Richards, An Appreciation
by Robert Strelitz
I knew Lowell Richards through my appointment by then City
Councilor Paul Scapicchio to the WDAC (Waterfront Development
Despite the rather tortured path of the "Pier One" project, amply
chronicled elsewhere, I learned to respect Lowell Richards, and,
even more importantly for me, a proud East Boston resident for 42
years, I am convinced by Lowell's actions, not his words, that this
respect was mutual.
For the 13 years since the Committee was convened by MassPort,
Lowell was unfailingly informed, optimistic, and knowledgeable.
In the words of bluesman Junior Parker, Mr. Richards was a
"drivin' wheel." A lesser man would have easily become discouraged,
and sought to place blame for the project's delays on others Lowell;
Richards was patient and totally committed to the resident's goal of
a waterfront residential community that we all, Port Authority,
Roseland Property, and particularly we residents could sign onto
About 5 years ago, there was a false start. An architectural firm,
clearly tasked to come up with a money saving design to meet the
harsh, new economic realities had produced a design that echoed the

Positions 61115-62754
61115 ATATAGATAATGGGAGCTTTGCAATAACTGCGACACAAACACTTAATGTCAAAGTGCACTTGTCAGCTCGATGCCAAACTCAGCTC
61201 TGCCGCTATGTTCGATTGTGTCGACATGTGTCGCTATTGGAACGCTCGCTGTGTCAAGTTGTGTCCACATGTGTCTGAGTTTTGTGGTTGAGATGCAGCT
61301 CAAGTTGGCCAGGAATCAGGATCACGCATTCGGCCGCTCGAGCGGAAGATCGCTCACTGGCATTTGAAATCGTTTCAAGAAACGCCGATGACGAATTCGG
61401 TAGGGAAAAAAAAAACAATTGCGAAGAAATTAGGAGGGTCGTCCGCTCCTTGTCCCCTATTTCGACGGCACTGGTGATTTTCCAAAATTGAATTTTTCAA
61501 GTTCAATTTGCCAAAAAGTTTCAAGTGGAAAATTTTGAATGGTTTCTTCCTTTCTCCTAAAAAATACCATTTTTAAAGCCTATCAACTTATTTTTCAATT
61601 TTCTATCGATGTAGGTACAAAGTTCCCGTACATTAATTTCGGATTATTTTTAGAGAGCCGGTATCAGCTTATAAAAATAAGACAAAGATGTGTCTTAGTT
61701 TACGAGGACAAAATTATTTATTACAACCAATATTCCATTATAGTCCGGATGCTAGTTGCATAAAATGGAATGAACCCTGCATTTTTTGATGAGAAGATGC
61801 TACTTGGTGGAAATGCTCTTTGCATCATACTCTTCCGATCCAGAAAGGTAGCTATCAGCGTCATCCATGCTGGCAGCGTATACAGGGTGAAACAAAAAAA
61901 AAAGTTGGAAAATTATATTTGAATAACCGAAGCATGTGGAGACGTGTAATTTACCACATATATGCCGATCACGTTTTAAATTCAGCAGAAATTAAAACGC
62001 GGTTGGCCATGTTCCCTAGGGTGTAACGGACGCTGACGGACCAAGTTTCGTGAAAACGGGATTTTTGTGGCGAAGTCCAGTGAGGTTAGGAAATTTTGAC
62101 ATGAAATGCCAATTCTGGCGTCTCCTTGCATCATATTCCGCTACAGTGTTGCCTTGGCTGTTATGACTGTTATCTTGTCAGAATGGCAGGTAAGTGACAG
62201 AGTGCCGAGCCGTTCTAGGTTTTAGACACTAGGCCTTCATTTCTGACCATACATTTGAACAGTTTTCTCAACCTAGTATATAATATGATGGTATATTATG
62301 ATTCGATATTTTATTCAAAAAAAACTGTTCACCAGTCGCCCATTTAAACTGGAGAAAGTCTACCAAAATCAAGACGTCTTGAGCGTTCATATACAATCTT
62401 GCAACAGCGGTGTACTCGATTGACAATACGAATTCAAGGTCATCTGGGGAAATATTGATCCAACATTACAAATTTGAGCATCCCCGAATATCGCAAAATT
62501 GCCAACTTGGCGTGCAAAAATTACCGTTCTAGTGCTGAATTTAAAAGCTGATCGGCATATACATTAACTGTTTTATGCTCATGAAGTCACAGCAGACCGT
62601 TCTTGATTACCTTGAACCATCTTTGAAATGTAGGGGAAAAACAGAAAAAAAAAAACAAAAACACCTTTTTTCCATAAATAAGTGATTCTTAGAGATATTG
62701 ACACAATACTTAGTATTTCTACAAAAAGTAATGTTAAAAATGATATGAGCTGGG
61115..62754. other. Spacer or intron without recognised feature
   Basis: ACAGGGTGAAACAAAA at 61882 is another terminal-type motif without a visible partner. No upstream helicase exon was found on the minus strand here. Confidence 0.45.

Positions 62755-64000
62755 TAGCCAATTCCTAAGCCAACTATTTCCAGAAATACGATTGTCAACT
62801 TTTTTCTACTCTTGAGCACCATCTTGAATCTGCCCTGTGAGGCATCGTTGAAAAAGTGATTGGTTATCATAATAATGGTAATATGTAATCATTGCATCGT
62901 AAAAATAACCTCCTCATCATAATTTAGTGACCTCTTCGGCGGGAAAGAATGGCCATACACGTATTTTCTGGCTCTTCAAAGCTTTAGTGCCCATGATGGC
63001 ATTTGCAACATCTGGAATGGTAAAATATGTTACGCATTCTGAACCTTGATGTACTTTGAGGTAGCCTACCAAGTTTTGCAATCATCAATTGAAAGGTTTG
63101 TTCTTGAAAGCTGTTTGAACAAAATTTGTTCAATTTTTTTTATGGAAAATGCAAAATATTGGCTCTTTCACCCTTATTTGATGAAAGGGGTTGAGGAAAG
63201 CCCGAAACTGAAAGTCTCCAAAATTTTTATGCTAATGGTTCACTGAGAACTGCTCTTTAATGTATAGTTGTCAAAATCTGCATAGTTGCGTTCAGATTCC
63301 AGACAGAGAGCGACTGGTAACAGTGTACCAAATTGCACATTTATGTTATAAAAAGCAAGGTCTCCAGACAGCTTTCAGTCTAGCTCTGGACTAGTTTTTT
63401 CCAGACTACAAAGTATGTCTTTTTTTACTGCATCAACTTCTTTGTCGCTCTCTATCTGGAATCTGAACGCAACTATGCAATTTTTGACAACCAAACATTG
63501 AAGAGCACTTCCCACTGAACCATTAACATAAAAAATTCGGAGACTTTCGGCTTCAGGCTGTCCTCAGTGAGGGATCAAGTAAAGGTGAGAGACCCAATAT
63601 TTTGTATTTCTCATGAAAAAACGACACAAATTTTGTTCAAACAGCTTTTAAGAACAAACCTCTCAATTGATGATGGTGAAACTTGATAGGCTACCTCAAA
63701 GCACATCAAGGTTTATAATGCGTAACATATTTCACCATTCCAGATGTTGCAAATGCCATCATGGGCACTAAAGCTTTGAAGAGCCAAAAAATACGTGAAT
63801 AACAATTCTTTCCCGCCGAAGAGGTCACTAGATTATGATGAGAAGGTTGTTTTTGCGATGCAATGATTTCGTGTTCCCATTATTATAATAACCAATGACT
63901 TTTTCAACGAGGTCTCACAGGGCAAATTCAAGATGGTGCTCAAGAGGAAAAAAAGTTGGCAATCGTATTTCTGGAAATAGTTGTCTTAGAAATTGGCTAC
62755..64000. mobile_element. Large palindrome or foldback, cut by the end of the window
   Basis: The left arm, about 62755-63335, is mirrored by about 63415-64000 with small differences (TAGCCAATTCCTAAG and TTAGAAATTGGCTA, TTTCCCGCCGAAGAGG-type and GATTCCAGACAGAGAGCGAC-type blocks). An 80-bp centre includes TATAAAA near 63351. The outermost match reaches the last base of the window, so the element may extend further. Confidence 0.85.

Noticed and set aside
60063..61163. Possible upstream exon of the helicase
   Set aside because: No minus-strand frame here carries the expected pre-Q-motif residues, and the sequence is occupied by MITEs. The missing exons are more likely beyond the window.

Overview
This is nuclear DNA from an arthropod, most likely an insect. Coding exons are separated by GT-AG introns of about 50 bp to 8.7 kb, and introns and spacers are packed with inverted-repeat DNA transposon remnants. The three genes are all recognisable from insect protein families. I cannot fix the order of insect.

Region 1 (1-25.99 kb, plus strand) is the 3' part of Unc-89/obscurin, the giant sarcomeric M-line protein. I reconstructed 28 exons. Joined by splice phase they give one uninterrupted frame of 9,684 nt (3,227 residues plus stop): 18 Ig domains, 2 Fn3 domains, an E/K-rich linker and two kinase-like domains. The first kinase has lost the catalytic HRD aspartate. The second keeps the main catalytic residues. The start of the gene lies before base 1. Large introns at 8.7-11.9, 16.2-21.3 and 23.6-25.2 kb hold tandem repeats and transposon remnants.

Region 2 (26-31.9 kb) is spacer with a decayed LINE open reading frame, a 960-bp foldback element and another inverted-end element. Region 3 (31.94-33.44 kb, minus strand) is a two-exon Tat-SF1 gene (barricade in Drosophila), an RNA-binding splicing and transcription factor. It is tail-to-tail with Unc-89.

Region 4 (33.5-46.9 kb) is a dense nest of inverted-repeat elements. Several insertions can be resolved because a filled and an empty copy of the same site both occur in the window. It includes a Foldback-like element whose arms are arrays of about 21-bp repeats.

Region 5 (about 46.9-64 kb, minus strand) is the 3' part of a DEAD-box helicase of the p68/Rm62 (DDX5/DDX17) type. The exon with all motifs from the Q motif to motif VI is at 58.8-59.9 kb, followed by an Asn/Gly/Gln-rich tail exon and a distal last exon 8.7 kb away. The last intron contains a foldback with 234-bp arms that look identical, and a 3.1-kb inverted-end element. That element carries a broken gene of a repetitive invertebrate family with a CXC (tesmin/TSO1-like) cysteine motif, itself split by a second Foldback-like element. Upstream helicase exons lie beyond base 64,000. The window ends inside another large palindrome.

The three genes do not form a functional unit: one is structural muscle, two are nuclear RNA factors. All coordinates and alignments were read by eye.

glass and steel look of the Manulife Financial building in the South
Boston waterfront. We and others throughout the community found this
design too industrial.
We objected strenuously, and let our feelings be known, loud and
clear in good East Boston fashion.
Rather than the "we know best" attitude we are all to familiar with
from years of community work, Lowell got the message, took it to the
developers, and a much improved design was brought forward.
Can this design be financed in this climate? Can we boldly seize
East Boston needs the economic diversity a first class waterfront
development could bring.
I am aware of the "sea level rise" concerns presently being raised
around development on the harbor front.
According to this theory, all of Marginal Street would be
submerged in 50 years. I don't know. I am no climate scientist, but
tougher engineering problems have been solved such as, say the
creation of the Back Bay from marsh land.
I think Lowell would have pushed ahead, solved the problems and
given East Boston the waterfront we deserve, and for which we have
worked so diligently.
We all should do no less.